Whilst logging intimate information on femtech platforms is often seen as a means towards “self-knowledge” and “self-improvement” unrelated to the employment relationship, it is in fact a capital accumulation-driving activity (Ewen, 2017, p. 237). Like others investigating the interrelation between digital activity and capital, McEwen (2017) builds her notion of digital self-tracking as “productive for capital” on Marx's basic argument that under capitalism, surplus-value is created through the exploitation of labour power: as surplus-value requires selling a commodity for more than it costs to produce it, it is necessary the capitalist pays the worker less than the value her labour produces (p. 237, 238). In this context, self-tracking on femtech platforms is also a surplus-generating labour activity: companies extract value from its unwaged performance through multiple pathways, of which most profitable is the harvesting and selling of self-tracked data to third parties, who proceed to use this data mainly for marketing and advertising purposes (Roetmans, 2020, p. 2; McEwen, 2017, p. 238). As such, the logging of information such as mood, menstruation and physical activity on femtech platforms can be conceived as a form of unwaged “digital labour”, generating data that can be sold as a commodity (p. 238). Drawing on Jarrett (2016), McEwen further finds that this notion of “digital labour” can especially be understood in the framework of the “social factory”, an Autonomist Marxist concept that describes the post-Fordist relations by which “various life processes, once deemed exterior to the commodity relation, have become integral to the economic calculations of capital” (Jarrett 2016, p. 140, as cited by McEwen, 2017, p. 238). In other words, McEwen (2017) and others argue that the lines between work and non-work activities have become increasingly blurred, and that digital labour activities are herein exemplary (p. 238). Whereas keeping track of one’s menstruation, mood, and other intimate details on femtech platforms appears a highly personal experience outside of the economic domain, it is in reality a profit-generating labour activity within the post-Fordist social factory.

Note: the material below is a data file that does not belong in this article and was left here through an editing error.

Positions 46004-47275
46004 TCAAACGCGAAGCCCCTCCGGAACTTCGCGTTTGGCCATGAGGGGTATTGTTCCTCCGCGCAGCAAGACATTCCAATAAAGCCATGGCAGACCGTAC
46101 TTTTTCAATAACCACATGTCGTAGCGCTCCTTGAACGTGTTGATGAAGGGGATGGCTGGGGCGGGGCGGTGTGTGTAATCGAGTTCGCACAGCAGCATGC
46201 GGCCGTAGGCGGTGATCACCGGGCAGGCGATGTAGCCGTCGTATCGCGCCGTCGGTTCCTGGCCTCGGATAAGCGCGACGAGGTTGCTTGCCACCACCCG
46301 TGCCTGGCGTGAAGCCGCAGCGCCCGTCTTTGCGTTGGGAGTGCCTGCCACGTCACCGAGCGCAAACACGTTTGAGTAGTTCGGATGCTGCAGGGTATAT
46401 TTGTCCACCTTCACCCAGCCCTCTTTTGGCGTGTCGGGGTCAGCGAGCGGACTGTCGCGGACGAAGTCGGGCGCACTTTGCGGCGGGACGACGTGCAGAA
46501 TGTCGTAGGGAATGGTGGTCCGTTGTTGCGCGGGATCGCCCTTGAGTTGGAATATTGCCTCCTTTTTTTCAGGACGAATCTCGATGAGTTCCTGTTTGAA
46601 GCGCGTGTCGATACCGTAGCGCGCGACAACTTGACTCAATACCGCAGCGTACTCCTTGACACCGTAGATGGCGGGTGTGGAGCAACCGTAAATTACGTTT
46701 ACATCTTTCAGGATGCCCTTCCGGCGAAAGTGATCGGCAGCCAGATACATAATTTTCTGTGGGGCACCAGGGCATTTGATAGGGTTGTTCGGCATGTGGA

Alongside its capacity to produce surplus-value, it can be argued that the use of femtech apps is productive for capital when seeing it as a supplement to reproductive activity (Roetman, 2020, p. 2). Fraser (2016) argues that reproductive practises such as affective care, raising children, and maintaining social connections are vital to capitalist society, as they sustain economic production (p. 99). However, she argues, these practices have been threatened by a new financialized form of capitalism arising in the 80s, which–characterised by state disinvestment from social welfare arrangements and an increased recruitment of women into the labour force–has externalised reproductive practices onto families while simultaneously undermining their ability to engage in them (Fraser, 2016, p. 104). Consequently, Fraser argues, reproductive activity is “privatised” for poor classes, whilst it is “commodified” for those who can afford to delegate it to women of the former category and find employment elsewhere (Fraser, 2016, p. 104, 112). Similarly, femtech apps allow those that can afford its technologies to outsource a more personal form of reproductive labour by performing the “caring work” for the female body (Roetmans, 2020, p. 4). It allows users to efficiently generate knowledge of and care for their minds and bodies, for example by helping them anticipate energy levels, moods and fertility and giving directions on how to act upon this knowledge through algorithm-generated personal health plans. It herein aids in the reproduction of the labour force not because it allows users to care for those around them, but because it lets them care for and control their own bodies, hereby cultivating the “productive subject” (McEwen, 2017, p. 244; McEwen, 2017, p. 235 as cited by Roetmans, 2020, p. 4). Femtech is then doubly productive for capital, as its users perform both the digital labour of data production and the reproductive labour of caring for their wage-labouring bodies.